Which brings us to the other side of the retention table as old-timers are leaving or contemplating leaving for retirement. I couldn’t stand the idea of having to go through another shutdown exercise, and after watching too often on the news for the last year about how retirees after certain not-yet-set date might have significantly lower benefits, I decided to retire before that date was set. I was truly sweating it for about two months, waiting to make sure that I was eligible for full benefits before putting in my papers and hoping that full benefits didn’t vanish under the weight of politics before I hit my date. I knew I’d take a huge financial hit after working 31 years under one set of promises if the magic date was 1 January 2018. I’ve seen the same worries from a number colleagues who think that their benefits might be reduced significantly at the end of FY19 or maybe CY19 and want to finalize their papers before they’re held to a new last-minute standard and lose their pensions or part of them. That’s not fear mongering. These are things that the elders of the Contracting profession think seriously about. It isn’t being unpatriotic either–it’s trying to make sure that we’re not eating dog food in her old age. I know quite a few colleagues who are retiring this year, not because they want to leave Federal service, but because they want to leave but because they must put their finances first.
If you’re not aware of the changing benefits for new recruits or for those eligible or nearly eligible to retire, then you’re probably not on either lip of the personnel bathtub.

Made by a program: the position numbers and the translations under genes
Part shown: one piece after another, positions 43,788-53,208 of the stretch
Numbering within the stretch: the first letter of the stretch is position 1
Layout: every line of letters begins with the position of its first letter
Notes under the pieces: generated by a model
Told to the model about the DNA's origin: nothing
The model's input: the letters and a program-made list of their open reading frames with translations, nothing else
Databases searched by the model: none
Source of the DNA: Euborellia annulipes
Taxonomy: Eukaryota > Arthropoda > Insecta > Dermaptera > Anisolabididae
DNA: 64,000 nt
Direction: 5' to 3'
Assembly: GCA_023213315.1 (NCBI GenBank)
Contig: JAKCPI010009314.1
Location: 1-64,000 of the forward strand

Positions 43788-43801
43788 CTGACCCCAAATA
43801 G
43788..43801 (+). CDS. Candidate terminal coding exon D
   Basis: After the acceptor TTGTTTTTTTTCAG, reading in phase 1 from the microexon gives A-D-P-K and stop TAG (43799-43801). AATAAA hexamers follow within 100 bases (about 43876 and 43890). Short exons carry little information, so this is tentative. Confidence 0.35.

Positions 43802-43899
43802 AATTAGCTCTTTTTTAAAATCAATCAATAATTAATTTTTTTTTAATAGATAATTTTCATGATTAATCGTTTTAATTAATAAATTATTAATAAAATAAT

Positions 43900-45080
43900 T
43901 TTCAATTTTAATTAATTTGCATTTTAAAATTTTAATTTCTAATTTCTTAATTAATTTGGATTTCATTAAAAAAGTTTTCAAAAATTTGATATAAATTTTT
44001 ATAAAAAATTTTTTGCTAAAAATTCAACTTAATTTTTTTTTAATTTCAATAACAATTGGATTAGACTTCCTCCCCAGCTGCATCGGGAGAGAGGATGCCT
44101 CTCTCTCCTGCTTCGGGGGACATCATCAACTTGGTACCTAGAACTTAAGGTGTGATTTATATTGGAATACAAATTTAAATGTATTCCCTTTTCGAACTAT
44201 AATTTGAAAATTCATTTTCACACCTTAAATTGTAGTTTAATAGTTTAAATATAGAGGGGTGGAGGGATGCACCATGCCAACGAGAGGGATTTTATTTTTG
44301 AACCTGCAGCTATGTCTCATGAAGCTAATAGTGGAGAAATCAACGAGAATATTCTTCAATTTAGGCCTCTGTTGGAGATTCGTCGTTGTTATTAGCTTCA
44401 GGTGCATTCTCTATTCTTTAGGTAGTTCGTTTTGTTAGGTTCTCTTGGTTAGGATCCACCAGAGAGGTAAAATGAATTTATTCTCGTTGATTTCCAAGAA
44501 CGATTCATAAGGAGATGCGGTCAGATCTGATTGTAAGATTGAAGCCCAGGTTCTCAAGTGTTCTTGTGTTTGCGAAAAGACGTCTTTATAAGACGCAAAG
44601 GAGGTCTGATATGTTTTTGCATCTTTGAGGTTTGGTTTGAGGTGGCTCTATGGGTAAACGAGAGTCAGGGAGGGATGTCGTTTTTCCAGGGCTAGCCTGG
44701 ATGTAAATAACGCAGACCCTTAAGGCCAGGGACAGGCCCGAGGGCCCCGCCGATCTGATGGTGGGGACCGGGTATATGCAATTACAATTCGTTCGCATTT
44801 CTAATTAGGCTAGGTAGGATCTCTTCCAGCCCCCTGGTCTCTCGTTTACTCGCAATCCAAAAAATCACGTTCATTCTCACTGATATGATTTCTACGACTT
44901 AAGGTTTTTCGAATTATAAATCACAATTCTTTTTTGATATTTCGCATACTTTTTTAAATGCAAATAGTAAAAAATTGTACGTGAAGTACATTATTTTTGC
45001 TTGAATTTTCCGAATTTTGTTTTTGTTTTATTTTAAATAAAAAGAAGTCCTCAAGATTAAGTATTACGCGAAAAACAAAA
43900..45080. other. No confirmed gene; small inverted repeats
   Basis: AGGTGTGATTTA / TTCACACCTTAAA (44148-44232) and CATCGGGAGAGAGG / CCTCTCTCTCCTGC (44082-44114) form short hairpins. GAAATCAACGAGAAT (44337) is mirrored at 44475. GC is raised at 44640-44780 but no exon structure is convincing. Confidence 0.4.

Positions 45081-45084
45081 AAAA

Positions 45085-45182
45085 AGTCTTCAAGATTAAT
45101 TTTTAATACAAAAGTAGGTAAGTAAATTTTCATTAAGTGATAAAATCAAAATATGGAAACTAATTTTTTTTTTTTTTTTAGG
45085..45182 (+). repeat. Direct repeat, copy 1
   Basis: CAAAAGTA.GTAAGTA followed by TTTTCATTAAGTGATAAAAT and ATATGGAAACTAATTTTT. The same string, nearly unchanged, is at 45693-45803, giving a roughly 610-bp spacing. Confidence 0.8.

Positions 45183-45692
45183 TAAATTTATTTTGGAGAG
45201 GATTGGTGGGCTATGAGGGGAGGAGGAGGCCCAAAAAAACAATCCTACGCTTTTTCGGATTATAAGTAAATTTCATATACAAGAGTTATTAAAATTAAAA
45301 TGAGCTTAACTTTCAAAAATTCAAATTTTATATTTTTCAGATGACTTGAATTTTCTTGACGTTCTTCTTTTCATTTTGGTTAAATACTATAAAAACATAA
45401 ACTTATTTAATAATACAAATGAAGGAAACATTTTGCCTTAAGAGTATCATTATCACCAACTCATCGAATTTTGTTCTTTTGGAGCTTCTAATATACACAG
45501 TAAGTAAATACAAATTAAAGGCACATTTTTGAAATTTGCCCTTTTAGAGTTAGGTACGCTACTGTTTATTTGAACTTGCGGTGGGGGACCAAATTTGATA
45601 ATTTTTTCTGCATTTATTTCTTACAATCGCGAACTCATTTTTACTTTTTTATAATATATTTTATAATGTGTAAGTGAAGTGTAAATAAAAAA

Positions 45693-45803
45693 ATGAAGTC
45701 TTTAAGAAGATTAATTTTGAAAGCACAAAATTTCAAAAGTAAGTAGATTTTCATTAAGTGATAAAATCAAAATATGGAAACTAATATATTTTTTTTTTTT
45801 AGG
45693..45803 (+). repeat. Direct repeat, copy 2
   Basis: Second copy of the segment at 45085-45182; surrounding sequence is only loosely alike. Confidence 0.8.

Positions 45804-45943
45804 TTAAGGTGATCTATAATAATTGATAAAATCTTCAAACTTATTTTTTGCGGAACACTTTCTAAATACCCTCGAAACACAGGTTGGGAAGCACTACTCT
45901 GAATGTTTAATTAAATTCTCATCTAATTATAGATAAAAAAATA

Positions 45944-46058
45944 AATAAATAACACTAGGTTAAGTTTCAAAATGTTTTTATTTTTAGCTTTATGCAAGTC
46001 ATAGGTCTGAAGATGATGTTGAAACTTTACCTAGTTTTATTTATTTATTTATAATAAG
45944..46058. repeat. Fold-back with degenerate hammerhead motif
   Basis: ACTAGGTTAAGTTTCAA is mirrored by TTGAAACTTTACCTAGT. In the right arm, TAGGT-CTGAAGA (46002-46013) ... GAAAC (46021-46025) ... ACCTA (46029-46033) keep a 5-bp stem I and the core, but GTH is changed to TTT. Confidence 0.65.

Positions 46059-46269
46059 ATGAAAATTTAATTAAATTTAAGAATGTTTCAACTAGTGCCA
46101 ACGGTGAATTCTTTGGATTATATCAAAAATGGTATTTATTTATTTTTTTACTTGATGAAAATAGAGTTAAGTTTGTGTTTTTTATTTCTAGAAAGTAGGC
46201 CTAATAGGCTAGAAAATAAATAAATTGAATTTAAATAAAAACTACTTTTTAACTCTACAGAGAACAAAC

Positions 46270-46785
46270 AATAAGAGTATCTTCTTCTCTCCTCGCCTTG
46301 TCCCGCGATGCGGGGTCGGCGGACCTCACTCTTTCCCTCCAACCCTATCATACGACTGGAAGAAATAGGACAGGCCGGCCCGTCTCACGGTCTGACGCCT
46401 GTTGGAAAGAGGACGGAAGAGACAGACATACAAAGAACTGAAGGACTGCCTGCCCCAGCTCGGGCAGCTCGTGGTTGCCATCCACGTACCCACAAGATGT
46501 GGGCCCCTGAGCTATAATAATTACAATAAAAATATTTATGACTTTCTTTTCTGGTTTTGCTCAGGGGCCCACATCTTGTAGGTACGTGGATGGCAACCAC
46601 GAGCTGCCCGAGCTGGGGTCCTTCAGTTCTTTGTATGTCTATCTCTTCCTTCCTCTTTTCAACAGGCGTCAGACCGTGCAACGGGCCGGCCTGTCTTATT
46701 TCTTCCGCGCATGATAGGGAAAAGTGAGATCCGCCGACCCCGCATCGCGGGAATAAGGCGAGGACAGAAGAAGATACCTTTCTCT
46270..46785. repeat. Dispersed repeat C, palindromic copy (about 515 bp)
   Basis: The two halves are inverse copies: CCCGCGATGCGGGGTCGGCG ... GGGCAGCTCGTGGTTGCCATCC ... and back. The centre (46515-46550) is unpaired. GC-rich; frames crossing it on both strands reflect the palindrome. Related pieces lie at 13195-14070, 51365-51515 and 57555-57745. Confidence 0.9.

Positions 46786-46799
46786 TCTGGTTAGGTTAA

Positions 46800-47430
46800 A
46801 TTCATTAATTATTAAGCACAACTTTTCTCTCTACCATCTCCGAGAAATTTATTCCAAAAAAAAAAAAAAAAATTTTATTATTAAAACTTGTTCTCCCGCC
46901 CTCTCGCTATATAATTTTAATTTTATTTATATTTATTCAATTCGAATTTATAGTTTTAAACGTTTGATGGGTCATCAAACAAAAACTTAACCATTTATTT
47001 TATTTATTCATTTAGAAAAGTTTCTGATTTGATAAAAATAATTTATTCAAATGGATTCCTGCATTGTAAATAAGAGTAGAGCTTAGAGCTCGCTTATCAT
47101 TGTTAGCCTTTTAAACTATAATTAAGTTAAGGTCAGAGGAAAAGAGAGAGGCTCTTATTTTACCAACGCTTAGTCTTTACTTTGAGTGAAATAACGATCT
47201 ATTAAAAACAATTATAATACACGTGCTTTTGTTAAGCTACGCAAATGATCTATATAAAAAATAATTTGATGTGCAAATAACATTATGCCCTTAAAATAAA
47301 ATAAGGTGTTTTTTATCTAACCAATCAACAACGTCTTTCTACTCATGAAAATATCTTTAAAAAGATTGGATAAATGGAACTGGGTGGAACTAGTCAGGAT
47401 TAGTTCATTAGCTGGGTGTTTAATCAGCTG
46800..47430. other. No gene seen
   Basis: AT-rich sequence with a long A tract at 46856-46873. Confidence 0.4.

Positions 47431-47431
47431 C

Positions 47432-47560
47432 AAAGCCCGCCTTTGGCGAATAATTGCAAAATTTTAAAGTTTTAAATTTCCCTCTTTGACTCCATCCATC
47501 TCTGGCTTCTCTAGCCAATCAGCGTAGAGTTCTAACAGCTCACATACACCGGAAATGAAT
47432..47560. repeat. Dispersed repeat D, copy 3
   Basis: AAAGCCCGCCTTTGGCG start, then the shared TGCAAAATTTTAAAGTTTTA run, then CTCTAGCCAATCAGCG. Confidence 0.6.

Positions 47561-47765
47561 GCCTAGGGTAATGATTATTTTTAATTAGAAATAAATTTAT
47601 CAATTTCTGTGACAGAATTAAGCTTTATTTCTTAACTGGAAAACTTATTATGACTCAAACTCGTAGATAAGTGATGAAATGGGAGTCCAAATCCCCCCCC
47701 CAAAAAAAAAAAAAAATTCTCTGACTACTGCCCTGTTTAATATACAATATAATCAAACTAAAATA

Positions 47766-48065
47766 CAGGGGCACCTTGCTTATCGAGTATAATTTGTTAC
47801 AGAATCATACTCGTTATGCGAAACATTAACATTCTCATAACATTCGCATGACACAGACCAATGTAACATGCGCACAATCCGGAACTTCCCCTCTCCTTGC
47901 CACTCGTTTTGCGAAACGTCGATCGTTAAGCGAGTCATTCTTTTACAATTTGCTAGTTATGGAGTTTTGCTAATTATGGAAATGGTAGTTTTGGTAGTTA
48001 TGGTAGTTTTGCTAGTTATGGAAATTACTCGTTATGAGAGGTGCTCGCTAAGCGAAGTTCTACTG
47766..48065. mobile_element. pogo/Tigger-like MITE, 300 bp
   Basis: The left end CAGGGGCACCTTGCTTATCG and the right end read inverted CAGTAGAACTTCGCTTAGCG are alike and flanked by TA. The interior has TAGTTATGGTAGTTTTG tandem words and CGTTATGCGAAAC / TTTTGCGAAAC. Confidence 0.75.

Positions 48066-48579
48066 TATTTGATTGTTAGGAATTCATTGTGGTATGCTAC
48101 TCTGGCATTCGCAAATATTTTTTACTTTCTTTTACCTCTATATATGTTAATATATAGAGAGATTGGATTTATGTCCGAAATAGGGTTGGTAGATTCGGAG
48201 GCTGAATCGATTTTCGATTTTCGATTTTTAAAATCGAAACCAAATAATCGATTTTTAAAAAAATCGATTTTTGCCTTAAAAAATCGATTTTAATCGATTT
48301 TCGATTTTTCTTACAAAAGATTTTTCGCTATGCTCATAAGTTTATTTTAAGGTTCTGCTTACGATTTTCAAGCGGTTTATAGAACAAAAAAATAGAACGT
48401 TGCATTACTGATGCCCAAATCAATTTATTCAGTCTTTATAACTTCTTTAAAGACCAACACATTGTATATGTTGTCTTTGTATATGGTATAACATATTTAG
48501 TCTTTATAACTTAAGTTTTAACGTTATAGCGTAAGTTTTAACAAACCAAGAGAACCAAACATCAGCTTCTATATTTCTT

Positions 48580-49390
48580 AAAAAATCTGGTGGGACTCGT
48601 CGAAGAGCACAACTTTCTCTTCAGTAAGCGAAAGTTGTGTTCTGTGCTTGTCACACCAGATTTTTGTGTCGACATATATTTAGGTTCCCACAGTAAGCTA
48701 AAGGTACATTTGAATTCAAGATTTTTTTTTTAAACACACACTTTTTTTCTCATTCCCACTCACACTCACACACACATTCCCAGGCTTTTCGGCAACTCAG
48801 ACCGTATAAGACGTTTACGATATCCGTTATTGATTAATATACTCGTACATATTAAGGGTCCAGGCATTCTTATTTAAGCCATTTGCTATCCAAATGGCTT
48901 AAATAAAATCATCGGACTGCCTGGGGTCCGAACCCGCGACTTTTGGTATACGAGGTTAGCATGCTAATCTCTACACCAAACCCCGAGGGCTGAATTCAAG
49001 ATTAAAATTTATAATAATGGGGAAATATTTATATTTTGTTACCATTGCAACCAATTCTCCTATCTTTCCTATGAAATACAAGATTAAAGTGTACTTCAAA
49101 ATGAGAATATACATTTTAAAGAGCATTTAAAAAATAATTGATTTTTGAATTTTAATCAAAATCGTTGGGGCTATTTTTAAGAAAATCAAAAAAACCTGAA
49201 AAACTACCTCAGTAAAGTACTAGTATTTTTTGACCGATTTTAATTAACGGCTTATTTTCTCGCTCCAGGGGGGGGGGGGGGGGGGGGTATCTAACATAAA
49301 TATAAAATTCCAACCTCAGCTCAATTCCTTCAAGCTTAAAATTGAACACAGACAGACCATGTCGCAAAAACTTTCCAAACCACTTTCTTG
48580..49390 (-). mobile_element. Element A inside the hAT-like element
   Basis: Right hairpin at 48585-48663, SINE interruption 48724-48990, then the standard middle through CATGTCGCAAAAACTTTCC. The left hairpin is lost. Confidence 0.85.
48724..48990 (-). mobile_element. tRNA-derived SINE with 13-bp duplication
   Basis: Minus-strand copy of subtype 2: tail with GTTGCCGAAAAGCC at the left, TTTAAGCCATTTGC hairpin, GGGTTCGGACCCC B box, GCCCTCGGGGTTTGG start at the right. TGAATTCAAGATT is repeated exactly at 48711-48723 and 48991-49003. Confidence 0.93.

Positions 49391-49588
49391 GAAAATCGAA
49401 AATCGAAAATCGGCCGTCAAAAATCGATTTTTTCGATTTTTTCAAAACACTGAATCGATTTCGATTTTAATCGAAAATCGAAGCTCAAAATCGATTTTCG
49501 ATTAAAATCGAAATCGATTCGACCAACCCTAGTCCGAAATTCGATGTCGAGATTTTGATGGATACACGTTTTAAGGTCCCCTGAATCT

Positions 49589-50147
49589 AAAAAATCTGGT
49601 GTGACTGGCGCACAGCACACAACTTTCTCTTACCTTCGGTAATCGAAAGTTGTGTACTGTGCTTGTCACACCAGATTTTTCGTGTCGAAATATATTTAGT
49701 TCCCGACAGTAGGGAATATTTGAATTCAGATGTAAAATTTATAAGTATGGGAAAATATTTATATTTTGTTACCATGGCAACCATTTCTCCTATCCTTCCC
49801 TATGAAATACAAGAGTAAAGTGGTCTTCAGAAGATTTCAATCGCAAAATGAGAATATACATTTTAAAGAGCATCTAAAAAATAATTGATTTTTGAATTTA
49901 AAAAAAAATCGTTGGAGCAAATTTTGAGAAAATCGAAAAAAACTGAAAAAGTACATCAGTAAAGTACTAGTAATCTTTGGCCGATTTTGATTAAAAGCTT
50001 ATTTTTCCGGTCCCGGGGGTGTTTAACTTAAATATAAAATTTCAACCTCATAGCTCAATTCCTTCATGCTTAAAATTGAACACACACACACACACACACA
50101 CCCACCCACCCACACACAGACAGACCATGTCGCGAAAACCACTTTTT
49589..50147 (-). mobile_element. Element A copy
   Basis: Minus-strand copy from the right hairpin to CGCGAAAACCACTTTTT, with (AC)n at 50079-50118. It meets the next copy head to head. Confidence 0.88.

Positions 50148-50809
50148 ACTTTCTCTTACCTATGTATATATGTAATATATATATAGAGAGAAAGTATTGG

Bringing in more interns is a good step, but it’s a bathtub without a stopper and a vortex at the bottom. Unless The Powers That Be are more proactive.
This is where we are right now in 2018: right in the middle of the personnel bathtub that unfortunately, if it changes shape, it may be because there are fewer noobs coming in and fewer blue hair staying on. I hate to bring up any problem that I can’t at least try to offer a solution to, but I’m fresh out.
c 2018 Lorna Tedder
- Rapid Acquisition Consultant
- Recently retired Contracting Officer, unlimited AFMC warrant 1991-2018
- Nationally recognized Innovation Thought Leader in Government acquisition
- Rapid acquisition teacher, both FAR and non-FAR based contracting
- Master brain-stormer and advisor to program offices across the DoD
- Expert in developing junior and mid-level personnel to become innovators in Government acquisition